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Virtual stick balancing: Sensorimotor uncertainties related to angular displacement and velocity

Citation

Kovacs, Balazs Andras; Insperger, Tamas; Milton, John (2019), Virtual stick balancing: Sensorimotor uncertainties related to angular displacement and velocity, Dryad, Dataset, https://doi.org/10.5061/dryad.41ns1rn9m

Abstract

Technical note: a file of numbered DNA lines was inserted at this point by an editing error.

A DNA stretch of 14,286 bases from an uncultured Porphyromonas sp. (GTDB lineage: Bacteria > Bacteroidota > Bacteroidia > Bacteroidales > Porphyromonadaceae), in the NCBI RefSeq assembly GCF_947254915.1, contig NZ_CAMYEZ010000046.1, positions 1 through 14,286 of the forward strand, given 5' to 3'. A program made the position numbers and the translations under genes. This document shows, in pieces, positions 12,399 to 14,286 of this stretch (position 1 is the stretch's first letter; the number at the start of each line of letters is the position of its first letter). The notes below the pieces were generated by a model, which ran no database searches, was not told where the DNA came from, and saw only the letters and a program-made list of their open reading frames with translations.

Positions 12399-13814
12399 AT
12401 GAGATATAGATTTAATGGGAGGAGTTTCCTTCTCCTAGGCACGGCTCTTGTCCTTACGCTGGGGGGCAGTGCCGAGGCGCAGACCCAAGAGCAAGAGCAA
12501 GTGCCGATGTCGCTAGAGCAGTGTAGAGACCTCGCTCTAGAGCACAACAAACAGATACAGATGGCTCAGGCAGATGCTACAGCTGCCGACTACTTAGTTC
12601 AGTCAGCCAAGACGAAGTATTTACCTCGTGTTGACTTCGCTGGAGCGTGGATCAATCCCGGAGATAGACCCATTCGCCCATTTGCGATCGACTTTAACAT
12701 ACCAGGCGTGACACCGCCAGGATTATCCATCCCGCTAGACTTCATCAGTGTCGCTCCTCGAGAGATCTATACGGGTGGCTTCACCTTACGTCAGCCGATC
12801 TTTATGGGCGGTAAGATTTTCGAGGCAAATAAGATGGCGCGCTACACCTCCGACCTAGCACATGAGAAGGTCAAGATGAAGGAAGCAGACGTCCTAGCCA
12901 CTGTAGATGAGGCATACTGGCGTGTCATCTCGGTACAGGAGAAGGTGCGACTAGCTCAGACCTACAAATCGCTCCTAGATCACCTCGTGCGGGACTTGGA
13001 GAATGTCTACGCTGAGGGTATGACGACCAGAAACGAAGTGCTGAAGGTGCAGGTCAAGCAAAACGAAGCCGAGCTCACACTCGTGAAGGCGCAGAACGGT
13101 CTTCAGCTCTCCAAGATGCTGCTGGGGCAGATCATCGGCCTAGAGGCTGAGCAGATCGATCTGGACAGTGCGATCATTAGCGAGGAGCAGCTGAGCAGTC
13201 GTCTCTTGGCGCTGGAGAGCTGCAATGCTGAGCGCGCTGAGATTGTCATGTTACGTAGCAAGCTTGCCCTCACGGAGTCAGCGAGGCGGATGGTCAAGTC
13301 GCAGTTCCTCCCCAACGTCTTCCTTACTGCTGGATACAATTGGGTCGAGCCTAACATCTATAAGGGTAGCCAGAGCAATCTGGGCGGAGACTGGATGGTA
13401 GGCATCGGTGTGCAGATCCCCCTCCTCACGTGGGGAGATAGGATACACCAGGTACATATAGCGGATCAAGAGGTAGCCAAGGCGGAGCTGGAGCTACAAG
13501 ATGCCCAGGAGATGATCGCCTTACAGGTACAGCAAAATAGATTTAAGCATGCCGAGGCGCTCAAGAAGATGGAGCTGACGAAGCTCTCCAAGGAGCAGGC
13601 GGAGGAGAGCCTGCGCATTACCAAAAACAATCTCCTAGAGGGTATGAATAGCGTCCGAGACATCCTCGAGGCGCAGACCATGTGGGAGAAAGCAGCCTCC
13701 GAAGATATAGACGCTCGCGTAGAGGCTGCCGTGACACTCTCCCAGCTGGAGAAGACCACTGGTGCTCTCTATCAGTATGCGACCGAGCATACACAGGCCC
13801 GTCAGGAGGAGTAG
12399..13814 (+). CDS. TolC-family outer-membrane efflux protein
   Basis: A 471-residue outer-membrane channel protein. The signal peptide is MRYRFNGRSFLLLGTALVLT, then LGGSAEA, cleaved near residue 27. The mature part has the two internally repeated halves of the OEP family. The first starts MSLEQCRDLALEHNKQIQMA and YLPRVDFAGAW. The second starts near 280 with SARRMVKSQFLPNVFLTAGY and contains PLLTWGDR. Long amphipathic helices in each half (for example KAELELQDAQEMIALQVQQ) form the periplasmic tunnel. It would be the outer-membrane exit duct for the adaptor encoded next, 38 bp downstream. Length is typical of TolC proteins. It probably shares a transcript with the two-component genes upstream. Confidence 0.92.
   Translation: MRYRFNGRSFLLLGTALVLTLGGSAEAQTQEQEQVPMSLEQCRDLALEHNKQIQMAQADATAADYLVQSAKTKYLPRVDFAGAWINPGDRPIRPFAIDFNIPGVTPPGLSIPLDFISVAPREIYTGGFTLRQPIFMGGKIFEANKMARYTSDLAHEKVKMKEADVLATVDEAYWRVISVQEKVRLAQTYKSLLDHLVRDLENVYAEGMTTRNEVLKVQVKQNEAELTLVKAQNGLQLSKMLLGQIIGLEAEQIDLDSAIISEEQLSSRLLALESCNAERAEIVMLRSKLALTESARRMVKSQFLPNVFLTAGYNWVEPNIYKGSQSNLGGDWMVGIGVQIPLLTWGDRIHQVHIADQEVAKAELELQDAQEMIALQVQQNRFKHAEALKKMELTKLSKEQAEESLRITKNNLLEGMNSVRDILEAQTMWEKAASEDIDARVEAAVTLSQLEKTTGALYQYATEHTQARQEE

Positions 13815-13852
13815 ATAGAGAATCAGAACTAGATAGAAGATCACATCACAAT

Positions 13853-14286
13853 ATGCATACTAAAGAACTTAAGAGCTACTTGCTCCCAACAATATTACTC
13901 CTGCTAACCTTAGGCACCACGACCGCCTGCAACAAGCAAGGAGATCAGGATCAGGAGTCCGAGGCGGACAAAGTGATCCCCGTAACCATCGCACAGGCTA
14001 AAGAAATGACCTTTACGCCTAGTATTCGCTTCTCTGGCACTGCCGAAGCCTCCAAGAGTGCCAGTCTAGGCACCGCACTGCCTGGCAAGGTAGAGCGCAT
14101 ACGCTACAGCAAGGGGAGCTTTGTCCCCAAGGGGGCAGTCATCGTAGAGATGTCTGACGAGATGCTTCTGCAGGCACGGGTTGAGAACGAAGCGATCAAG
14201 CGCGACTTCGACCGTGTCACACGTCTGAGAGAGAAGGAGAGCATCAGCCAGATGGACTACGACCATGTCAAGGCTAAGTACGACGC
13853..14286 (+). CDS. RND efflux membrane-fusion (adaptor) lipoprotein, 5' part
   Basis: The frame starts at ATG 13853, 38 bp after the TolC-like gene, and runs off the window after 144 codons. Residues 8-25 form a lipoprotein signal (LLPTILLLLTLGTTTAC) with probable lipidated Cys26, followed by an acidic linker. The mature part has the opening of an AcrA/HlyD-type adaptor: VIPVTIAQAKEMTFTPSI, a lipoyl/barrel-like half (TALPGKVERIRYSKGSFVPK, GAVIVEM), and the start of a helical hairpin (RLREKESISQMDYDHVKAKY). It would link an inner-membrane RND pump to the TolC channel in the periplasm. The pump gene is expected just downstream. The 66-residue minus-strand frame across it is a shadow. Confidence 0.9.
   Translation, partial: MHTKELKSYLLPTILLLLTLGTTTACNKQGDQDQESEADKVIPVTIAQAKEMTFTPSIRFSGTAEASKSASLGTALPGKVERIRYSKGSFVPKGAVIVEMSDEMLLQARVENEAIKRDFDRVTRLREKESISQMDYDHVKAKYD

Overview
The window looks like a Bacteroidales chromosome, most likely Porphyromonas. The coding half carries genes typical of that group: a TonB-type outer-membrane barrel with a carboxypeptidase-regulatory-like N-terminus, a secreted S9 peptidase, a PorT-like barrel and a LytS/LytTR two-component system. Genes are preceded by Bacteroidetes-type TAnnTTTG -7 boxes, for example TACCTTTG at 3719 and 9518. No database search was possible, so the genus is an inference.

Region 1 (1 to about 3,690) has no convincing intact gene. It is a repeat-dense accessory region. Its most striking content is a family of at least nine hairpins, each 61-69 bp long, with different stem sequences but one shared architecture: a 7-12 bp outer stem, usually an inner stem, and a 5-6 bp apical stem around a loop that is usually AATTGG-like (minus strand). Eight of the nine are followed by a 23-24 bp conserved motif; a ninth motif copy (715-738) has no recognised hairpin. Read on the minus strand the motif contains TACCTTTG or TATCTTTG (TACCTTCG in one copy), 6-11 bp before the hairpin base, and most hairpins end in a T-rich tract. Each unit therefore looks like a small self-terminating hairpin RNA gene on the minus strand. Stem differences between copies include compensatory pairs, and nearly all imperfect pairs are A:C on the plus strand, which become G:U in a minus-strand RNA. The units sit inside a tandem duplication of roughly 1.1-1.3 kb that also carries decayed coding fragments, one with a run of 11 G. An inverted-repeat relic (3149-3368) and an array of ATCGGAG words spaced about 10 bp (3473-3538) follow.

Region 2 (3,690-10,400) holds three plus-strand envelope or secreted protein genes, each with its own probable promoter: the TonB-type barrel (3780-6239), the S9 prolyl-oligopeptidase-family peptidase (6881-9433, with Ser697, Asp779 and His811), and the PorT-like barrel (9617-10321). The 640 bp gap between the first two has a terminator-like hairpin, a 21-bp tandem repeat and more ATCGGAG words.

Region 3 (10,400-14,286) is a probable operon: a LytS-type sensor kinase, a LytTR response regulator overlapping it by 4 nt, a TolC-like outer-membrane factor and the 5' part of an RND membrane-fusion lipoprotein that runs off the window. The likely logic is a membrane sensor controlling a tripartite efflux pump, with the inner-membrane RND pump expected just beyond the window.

Sensory uncertainties and imperfections in motor control play important roles in neural control and Bayesian approaches to neural encoding. However, it is diffcult to estimate these uncertainties experimentally. Here we show that magnitude of the uncertainties during the generation of motor control force can be measured for a virtual stick balancing task by varying the feedback delay, tau . It is shown that the shortest stick length that human subjects are able to balance is proportional to tau^2. The proportionality constant can be related to a combined effect of the sensory uncertainties and the error in the realization of the control force, based on a delayed proportional-derivative (PD) feedback model of the balancing task. The neural reaction delay of the human subjects were measured by standard reaction time tests and by visual blank out tests. Experimental observations provide an estimate for the upper boundary of the average sensorimotor uncertainty associated either with angular position or with angular velocity. Comparison of balancing trials with 27 human subjects to the delayed PD model suggests that the average uncertainty in the control force associated purely with the angular position is at most 14% while that of associated purely with the angular velocity is at most 40%. In the general case when both uncertainties are present, the calculations suggest that the allowed uncertainty in angular velocity will always be greater than that in angular position.